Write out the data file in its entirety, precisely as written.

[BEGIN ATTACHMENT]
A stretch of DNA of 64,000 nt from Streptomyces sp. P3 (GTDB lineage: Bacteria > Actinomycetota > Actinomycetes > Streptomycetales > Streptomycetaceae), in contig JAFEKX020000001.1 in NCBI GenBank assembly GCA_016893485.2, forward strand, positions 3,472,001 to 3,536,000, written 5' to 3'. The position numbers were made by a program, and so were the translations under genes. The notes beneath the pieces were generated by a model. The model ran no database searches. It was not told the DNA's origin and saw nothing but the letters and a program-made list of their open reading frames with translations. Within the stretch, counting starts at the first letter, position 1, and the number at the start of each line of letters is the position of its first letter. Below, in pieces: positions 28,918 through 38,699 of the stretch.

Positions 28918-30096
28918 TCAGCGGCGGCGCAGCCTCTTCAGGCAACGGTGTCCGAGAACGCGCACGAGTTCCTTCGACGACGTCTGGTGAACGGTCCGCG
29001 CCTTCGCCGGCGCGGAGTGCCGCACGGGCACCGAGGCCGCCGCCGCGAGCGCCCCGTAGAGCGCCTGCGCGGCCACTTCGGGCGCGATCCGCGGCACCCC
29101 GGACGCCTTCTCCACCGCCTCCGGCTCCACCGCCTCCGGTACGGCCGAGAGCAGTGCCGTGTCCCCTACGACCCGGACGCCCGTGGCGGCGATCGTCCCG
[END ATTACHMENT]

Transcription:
A stretch of DNA of 64,000 nt from Streptomyces sp. P3 (GTDB lineage: Bacteria > Actinomycetota > Actinomycetes > Streptomycetales > Streptomycetaceae), in contig JAFEKX020000001.1 in NCBI GenBank assembly GCA_016893485.2, forward strand, positions 3,472,001 to 3,536,000, written 5' to 3'. The position numbers were made by a program, and so were the translations under genes. The notes beneath the pieces were generated by a model. The model ran no database searches. It was not told the DNA's origin and saw nothing but the letters and a program-made list of their open reading frames with translations. Within the stretch, counting starts at the first letter, position 1, and the number at the start of each line of letters is the position of its first letter. Below, in pieces: positions 28,918 through 38,699 of the stretch.

Positions 28918-30096
28918 TCAGCGGCGGCGCAGCCTCTTCAGGCAACGGTGTCCGAGAACGCGCACGAGTTCCTTCGACGACGTCTGGTGAACGGTCCGCG
29001 CCTTCGCCGGCGCGGAGTGCCGCACGGGCACCGAGGCCGCCGCCGCGAGCGCCCCGTAGAGCGCCTGCGCGGCCACTTCGGGCGCGATCCGCGGCACCCC
29101 GGACGCCTTCTCCACCGCCTCCGGCTCCACCGCCTCCGGTACGGCCGAGAGCAGTGCCGTGTCCCCTACGACCCGGACGCCCGTGGCGGCGATCGTCCCG